As the saying goes, once the first domino falls, the rest fall as well. The statement is true, especially when it comes to healthier food trends in large U.S. restaurant chains. For instance, the bakery and café chain Panera Bread will switch to eggs and meat from animals that are fed fewer antibiotics and raised on open pastures. Panera was one of the first dominos to fall, and in September, McDonald’s Corporation had vowed to switch to cage-free eggs by the year 2025.
Panera is committed to only using eggs from 100% cage-free hens by 2020 in its over 1,900 restaurants in the U.S. The change applies to the Panera Bread restaurant chains’ and St. Louis Bread Co. bakery-café locations.
What does switching to cage-free eggs mean for Panera? The change will cover the restaurant’s annual supply of 120 million liquid egg whites, hardboiled eggs, and shelled eggs. The cage-free egg switch also includes eggs used in soufflés, sweets, and dressings. Panera’s definition of cage-free is hens that are raised in indoor barns that allow for a full range of movement.
Panera Bread currently uses 21% cage-free hen products in about 70 million of its liquid egg whites, hardboiled eggs, and shelled eggs. Panera also says they currently use hardboiled and shelled eggs from hens fed a vegetarian diet and raised without the use of antibiotics.
“For more than a decade, we’ve been working to reduce antibiotic use and confinement across our supply chain,” explained Panera Bread founder and CEO Ron Shaich.
In 2015, Panera had committed to switching its entire pork supply to a vegetarian-only diet, raised without antibiotics, and gestation-crate free. That accounts for approximately seven million pounds of pork.
Panera is also set to complete its switch to 100% roasted turkey and chicken in salads and sandwiches from animals raised without the use of antibiotics in 2015. The restaurant also said the company will meet the criteria of 89% free-range and grass-fed beef cattle in about four million pounds of their annual beef supply. Panera has not yet set a date to completely switch to 100% free-range and grass-fed beef. According to Panera, grass-fed beef are sourced from cattle that can graze and freely roam in pastures during their entire life.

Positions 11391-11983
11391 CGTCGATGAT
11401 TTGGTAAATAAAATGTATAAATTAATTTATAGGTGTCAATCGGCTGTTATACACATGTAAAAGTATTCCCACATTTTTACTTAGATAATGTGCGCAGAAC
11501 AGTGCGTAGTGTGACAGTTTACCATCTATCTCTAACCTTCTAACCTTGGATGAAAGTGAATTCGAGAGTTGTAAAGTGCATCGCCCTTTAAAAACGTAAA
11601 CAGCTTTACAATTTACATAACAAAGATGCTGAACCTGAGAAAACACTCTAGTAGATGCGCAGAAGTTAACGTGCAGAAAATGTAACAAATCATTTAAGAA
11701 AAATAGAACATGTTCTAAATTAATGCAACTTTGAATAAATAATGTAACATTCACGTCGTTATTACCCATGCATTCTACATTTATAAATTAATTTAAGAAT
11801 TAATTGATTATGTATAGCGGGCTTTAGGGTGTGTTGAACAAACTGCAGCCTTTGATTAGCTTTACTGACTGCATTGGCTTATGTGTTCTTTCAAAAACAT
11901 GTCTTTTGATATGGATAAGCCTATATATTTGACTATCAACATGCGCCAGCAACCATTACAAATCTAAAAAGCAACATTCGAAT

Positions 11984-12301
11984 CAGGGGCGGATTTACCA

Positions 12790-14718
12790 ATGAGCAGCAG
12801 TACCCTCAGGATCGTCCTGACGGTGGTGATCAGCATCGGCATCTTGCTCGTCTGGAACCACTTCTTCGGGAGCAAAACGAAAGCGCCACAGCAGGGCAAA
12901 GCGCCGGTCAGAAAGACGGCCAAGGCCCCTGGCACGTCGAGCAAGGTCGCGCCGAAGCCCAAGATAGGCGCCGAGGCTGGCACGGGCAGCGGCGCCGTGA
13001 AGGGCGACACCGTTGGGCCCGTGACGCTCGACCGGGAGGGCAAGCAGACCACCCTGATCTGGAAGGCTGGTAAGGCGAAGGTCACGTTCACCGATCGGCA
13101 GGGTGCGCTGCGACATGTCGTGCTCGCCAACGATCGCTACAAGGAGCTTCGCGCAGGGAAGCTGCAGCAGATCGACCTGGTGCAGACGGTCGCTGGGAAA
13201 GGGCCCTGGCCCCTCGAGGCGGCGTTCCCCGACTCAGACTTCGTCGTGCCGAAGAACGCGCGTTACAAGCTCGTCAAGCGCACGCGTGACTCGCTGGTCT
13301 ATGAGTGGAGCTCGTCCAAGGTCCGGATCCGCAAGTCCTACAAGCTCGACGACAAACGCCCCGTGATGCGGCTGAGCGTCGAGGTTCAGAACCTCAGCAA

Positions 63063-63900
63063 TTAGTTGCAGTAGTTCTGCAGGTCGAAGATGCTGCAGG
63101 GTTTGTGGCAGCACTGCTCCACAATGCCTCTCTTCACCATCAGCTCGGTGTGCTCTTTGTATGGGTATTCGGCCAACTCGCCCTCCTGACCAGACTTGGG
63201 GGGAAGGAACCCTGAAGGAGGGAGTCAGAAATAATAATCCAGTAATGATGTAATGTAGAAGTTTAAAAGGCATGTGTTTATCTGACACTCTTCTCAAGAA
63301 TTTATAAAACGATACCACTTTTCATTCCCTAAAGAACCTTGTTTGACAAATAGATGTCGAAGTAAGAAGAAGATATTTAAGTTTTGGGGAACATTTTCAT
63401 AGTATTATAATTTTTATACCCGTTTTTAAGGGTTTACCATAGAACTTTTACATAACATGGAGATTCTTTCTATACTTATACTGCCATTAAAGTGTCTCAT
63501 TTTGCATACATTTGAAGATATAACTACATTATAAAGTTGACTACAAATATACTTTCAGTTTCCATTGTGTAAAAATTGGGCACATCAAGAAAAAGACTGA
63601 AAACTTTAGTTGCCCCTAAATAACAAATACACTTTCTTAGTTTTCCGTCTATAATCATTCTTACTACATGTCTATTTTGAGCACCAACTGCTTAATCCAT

In a report published in September from Friends of the Earth, Panera Bread was among the two restaurant chains to receive an “A” grade for their strict antibiotics policies. Chipotle Mexican Grill had also received an “A” grade. In the report, Panera also reports to have organic vegetarian options on their menu.
“We are honored to have been recognized as one of the two best performing national restaurant companies in an independent report on antibiotics usage and transparency in September,” added Shaich. “While there is more work to be done, we are within reach of a menu without antibiotics and unnecessary confinement. We are committed to transparency, which means sharing where we are and where we plan to go. We encourage other companies to join us by transparently sharing their progress.”
Other top restaurants like Chick-fil-A received a grade of “B,” McDonalds and Dunkin’ Donuts received a “C,” while other companies like Subway, Wendy’s, Starbucks Coffee, Burger King, Pizza Hut, Taco Bell, KFC, Dairy Queen, and Denny’s all received grades of “F.”
The Friends of the Earth report believes other top restaurants should continue to follow similar changes like Panera and Chipotle.
Sources for Today’s Article:
“Panera Bread Shares Animal Welfare Progress and Makes New Cage-Free Commitment,” Panera Bread web site, November 5, 2015; https://www.panerabread.com/panerabread/documents/press/2015/animal-welfare-press-release-11012015.pdf.
Baertlein, L., “Panera moving to cage-free eggs by 2020,” Reuters web site, November 5, 2015; http://www.reuters.com/article/2015/11/05/us-panera-bread-eggs-idUSKCN0SU1O520151105#MroBtQR8TjZsETzf.97.
Slater, J., “Panera Bread Says It Will Move to Cage-Free Eggs by 2020,” ABC News web site, November 5, 2015; http://abcnews.go.com/US/wireStory/panera-bread-move-cage-free-eggs-2020-34993269.
“Chain Reaction: How top restaurants rate on reducing use of antibiotics in their meat supply,” Friends of the Earth web site, September 15, 2015; http://www.foe.org/projects/food-and-technology/good-food-healthy-planet/chain-reaction.